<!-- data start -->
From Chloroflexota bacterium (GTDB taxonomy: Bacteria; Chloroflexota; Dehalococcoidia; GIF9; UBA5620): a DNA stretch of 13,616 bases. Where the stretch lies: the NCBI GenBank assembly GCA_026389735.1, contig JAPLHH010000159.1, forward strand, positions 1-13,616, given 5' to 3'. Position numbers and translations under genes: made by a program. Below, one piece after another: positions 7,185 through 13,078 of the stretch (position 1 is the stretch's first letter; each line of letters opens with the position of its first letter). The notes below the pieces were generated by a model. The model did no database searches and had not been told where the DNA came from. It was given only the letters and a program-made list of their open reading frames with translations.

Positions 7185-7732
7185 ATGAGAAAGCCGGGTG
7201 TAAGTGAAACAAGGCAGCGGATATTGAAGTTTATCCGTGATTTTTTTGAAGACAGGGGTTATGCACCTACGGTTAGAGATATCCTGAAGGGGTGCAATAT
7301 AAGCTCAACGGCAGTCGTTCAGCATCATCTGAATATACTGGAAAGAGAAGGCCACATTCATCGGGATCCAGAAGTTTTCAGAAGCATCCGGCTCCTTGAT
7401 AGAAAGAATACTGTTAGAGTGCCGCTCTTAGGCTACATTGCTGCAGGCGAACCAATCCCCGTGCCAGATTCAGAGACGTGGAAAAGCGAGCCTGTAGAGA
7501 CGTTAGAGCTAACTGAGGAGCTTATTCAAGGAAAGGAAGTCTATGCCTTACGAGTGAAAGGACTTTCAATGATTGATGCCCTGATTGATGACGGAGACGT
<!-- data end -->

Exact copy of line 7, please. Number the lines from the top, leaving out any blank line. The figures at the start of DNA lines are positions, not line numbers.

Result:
7501 CGTTAGAGCTAACTGAGGAGCTTATTCAAGGAAAGGAAGTCTATGCCTTACGAGTGAAAGGACTTTCAATGATTGATGCCCTGATTGATGACGGAGACGT